We must end--once and for all--the grand subsidy that is the 1872 Mining Law. Place stricter controls on mining companies and their access to federal public lands.
Set up an international protocol of mining, one that is not focused on the workers, but that allows for a standardized level of protection for the land and a respect for indigenous cultures, meaning a protected zone around such communities.
Mining has for generations held sway in the West. From those seeking gold in the high Sierras, to mining for borax in the steaming deserts, it has been part of the development of the West.
The Chaffee law of 1866 and the placer law of 1870 were combined into the General Mining Act of 1872. The mining law of 1866 had given discoverers rights to stake mining claims to extract gold, silver, cinnabar (the principal ore of mercury) and copper. When Congress passed the General Mining Act of 1872, the wording was changed to "or other valuable deposits," giving greater scope to the law. The 1872 law was codified as 30 U.S.C. §§ 22-42
The Act of 1872 also set the price for land assumed under the mining act:
It set the price of the land claim to range $2.50 to $5.00 per acre. This price set by law has remained the same since 1872!
Sadly, that legacy continues with mining companies enjoying some of the parhelia of their early success and power. The 1872 Mining Law was put in place in part to give incentive for people to move west. You could stake a claim anywhere and the cost was next to nothing, no royalties to be paid. Today, the mining lords are enjoying gold at more than $1500 per ounce; coal continues to be mined at record levels worldwide. New mines are opening for uranium; important Native American sites are being stampeded in this new use for profit.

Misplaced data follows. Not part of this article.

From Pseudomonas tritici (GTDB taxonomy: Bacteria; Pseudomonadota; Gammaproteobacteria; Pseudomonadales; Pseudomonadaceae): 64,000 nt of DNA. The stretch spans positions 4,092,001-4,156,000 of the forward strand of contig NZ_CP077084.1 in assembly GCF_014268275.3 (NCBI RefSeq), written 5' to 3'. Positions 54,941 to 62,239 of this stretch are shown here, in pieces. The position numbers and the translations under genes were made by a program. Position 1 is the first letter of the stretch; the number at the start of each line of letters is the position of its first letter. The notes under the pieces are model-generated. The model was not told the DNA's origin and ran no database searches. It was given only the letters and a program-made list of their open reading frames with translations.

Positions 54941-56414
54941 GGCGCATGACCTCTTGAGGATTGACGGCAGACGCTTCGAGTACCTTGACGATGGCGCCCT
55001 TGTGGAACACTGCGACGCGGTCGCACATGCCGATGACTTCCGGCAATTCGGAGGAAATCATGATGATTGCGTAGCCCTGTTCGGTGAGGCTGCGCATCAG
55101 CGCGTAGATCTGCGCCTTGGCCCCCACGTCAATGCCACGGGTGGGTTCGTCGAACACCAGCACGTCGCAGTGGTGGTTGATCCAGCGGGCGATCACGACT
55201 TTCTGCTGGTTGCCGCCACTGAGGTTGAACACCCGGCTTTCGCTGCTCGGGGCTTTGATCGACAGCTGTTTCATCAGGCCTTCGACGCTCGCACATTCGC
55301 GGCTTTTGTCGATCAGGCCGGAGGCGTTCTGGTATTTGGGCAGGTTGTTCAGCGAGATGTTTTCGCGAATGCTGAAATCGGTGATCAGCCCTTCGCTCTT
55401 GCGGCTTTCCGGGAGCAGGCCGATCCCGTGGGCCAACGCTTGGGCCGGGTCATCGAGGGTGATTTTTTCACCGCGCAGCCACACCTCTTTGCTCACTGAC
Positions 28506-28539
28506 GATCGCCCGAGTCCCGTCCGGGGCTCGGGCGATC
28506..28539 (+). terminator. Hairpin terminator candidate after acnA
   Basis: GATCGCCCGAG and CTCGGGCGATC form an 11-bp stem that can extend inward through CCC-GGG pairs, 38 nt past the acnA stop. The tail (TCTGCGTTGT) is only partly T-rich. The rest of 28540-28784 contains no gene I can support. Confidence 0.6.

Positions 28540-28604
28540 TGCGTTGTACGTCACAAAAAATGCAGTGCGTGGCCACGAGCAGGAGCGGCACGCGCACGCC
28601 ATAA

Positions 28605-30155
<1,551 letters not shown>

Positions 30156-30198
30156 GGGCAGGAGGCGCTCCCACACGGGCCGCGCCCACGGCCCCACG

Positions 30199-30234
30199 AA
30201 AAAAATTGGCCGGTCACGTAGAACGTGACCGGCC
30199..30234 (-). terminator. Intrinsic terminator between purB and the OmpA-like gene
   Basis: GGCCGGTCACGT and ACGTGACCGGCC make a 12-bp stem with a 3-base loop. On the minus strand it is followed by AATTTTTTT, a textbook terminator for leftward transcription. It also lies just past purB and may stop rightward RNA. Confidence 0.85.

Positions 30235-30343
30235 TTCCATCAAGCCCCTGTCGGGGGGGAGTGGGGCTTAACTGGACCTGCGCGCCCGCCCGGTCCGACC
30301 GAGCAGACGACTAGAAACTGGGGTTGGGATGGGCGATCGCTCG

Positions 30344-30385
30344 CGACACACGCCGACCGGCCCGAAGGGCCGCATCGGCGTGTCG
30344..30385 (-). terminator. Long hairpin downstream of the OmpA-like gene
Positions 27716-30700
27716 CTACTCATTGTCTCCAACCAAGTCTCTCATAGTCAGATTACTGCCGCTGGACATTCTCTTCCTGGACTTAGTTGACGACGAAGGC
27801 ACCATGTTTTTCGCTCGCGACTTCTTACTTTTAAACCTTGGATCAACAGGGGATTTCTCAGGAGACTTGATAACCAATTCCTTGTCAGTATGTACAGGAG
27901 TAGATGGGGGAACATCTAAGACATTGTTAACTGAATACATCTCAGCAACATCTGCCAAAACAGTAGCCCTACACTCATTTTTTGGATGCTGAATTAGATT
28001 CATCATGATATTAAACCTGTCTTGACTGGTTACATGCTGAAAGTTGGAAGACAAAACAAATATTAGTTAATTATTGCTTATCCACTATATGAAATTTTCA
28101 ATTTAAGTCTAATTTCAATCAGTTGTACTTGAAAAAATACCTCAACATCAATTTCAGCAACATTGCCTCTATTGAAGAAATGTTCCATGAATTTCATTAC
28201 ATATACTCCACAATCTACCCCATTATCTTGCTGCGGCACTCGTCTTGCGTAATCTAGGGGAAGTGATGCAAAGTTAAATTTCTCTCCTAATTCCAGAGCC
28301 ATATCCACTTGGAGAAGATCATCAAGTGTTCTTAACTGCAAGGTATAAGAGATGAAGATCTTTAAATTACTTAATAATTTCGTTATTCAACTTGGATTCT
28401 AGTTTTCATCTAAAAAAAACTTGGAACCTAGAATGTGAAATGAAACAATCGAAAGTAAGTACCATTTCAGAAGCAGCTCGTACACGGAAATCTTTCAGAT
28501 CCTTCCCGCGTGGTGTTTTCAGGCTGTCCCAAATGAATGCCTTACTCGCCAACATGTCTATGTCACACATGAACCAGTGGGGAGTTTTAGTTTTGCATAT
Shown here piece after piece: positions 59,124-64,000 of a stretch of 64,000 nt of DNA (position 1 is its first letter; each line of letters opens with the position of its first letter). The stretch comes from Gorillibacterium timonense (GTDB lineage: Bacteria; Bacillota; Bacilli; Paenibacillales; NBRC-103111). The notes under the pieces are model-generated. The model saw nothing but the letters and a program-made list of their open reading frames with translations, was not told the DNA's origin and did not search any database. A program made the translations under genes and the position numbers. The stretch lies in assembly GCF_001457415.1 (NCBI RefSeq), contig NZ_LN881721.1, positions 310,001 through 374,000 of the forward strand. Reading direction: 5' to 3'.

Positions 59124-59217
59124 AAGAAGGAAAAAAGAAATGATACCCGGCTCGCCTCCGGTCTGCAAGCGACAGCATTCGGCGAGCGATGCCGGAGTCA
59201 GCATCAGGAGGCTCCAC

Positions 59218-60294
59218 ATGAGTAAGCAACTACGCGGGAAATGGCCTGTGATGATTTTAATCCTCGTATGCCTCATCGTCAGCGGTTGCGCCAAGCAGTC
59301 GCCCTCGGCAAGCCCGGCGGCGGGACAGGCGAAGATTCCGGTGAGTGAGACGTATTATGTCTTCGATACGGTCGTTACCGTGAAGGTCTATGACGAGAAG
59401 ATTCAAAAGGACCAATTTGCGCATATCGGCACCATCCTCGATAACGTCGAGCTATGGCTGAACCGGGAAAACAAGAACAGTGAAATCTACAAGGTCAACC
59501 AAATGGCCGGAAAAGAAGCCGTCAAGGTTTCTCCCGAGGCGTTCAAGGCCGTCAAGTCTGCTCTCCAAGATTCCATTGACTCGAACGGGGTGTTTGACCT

In New Mexico, the grasslands of Otero Mesa were put in the sights of a Cameroon based company, with direct ties to ruling families. The company, with no proven record of success, did test bores on Wind Mountain on the southern border of the mesa. Tests results unknown at this time, the goal was to find so-called rare-earth minerals.
Across the west, people are discovering stakes on public lands that abut their homes, or ranches, the telltale sign that someone or company has staked a claim.
Today, the results of mining can be seen on the lands and our waterways from high levels of contamination, to the large open-pits that have consumed landscapes, creating an ablation of mountain sides.
Cyanide leaching has been a popular method of unearthing gold in Montana; the leaking of cyanide has killed fish and contaminated fresh water sources. Many mines have been left abandoned across the West as companies went bankrupt, with taxpayers left to clean up the mess.
Worldwide there appears to be a mining boom, as China and India having an exploding middle-class. Mines are opening across Mongolia, in Africa and naturally the interest on Afghanistan has, in part, been a reflection of the immense mining potential of that nation.
With the prices at or near record levels for copper, silver, gold and other minerals, mining companies are moving at an aggressive pace. Wildlife, migratory birds and wild lands need a voice before these companies overrun our wild inheritance.
Write Senate Majority Leader Harry Reid, tell him it’s time to place a vote on the 1872 Mining Law. He has tremendous weight on this issue, with Nevada being a major mining state.
Also, write your Senators and ask them to support efforts to reform the 1872 Mining Law.
Write UN Secretary Ban Ki- Moon asking for an International protocol on mining for the land and indigenous cultures.